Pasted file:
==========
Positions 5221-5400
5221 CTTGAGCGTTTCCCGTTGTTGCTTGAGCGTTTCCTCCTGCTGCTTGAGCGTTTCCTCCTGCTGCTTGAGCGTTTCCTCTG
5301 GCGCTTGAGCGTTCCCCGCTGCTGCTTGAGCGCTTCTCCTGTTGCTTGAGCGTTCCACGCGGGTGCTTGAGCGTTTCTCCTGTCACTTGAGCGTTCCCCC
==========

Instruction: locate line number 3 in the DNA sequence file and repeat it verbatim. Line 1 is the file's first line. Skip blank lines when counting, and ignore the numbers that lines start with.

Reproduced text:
5301 GCGCTTGAGCGTTCCCCGCTGCTGCTTGAGCGCTTCTCCTGTTGCTTGAGCGTTCCACGCGGGTGCTTGAGCGTTTCTCCTGTCACTTGAGCGTTCCCCC